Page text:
How to interpret the results

If the test line is as dark or darker than the control line, it is a positive result and should mean you will ovulate in 24-48 hours. This is a great time to get busy with your partner if you are trying to conceive

There are several reasons why you may go through all your test strips yet never see an LH surge. You may have started testing too early e.g. from day 13 to day 18, however you may not ovulate until day 20. Another possibility is that you started testing too late e.g you may have ovulated on day 12 but didn’t start testing until day 14. The longer your cycles are, the more likely it is that you ovulate later than average. The shorter your cycles are, the more likely it is that you ovulate earlier than average.

Another possible reason you won’t get a positive result is you’re not ovulating at all. If you don’t get a positive result after a few months, or if your cycles are irregular, talk to your doctor.

 

Why might OPKs not always work?

Ovulation test strips can do great job of letting you know when you’re most fertile. However they tend to be more accurate for some women than others. Ovulation predictor kits work best when your cycles are more or less predictable but can be less reliable in certain situations:

  • Ovulation tests may not work well for women with polycystic ovarian syndrome, who can have several LH surges or high levels of LH throughout their cycles.
  • OPKs may not work well if you have very irregular periods. Irregular cycles can make it tough to figure out when you’re due to start ovulating. That can increase the chances for using an ovulation predictor kit too early or too late and missing the ovulation window altogether.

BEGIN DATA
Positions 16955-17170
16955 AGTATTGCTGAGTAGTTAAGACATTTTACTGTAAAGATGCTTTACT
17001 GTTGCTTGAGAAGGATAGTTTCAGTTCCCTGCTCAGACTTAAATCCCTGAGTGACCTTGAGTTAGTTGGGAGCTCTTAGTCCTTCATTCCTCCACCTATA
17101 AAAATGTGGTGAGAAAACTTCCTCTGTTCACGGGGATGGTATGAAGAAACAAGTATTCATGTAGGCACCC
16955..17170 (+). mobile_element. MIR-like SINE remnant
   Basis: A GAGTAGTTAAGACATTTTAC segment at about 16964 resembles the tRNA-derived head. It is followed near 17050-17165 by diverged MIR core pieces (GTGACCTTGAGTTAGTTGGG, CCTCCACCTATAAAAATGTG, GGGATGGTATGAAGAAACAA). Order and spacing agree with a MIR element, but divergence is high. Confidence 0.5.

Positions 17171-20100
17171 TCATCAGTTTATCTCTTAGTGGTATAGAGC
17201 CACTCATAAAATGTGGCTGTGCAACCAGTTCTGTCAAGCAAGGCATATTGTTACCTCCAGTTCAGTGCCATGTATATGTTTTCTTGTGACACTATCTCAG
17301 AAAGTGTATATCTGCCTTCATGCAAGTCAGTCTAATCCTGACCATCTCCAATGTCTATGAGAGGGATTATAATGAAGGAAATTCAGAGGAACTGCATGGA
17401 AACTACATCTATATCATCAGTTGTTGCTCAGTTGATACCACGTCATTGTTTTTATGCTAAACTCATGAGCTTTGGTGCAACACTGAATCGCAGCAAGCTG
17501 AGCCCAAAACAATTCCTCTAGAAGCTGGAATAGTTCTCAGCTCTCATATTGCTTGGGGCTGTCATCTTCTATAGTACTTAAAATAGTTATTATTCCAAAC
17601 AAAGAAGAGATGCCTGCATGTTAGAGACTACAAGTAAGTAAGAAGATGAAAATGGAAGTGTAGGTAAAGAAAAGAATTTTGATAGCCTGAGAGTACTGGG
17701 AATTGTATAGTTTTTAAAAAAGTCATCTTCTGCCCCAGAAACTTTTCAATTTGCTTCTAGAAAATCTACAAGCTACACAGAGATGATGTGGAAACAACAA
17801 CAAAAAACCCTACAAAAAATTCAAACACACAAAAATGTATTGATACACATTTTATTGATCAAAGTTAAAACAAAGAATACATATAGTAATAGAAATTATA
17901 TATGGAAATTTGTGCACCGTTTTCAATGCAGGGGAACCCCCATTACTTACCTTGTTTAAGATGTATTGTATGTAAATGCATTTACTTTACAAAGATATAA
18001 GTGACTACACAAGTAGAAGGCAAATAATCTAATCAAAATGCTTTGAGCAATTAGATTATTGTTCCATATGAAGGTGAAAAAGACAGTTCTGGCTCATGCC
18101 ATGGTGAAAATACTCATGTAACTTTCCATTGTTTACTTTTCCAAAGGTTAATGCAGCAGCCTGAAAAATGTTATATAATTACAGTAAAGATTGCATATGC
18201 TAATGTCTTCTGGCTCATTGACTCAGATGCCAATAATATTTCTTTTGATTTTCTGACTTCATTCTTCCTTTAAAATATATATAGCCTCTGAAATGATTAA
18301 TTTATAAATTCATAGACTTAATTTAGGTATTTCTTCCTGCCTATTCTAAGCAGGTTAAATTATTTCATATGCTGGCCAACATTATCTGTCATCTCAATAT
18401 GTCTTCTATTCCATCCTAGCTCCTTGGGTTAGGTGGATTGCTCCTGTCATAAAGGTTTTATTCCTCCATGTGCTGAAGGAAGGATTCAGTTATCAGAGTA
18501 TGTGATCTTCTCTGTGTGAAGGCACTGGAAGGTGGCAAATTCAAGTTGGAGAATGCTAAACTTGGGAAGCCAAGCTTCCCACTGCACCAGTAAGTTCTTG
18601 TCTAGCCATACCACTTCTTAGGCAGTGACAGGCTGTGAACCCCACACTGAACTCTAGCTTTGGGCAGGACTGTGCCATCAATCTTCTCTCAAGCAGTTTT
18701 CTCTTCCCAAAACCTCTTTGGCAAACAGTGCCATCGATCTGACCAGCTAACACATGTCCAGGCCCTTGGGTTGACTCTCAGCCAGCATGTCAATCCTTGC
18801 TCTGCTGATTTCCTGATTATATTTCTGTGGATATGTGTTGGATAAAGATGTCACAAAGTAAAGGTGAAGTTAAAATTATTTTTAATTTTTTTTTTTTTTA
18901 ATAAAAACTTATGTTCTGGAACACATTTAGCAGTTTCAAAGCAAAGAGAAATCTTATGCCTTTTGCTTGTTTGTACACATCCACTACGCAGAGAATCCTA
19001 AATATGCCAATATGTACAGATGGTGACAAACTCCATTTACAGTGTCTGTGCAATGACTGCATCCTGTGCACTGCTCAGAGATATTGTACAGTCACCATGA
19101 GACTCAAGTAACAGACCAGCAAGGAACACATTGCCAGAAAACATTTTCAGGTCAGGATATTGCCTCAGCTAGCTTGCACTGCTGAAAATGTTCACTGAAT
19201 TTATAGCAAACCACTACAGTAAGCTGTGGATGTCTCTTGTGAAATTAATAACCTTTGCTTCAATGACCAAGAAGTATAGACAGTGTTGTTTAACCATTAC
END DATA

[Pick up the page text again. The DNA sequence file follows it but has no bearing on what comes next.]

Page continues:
• If you are taking certain medications e.g. fertility drugs, hormones (like birth control pills) or antibiotics, it may make ovulation test strips inaccurate.

It’s important to remember that ovulation kits test for LH and not ovulation itself, and may sometimes yield false positive results. They can signal that your body is trying to ovulate, but they can't confirm that ovulation actually happened. It's possible for LH to surge and an egg to never release. There are a few possible explanations for an elevated LH level that doesn’t lead to ovulation. Here are some of them:

  • Polycystic ovary syndrome (PCOS)
  • Pituitary disorders
  • Perimenopause/menopause
  • Luteinized unruptured follicle syndrome (LUFS)

In another scenario, an LH surge preceding ovulation may have occurred but might have been missed altogether. For example, the LH surge may have only lasted for 10 hours and only testing once a day may actually miss the LH surge. As a result, some health care providers suggest doing the test twice a day and at least 10 hours apart, to pick up the LH surge.

Summary 

In summary, ovulation test kits are a great tool for people who want to determine their fertile pattern and have been shown to have around 98% accuracy.

However, if you’ve tried ovulation test kits but haven’t been able to identify an LH surge or your ovulation window, contact your doctor with any questions.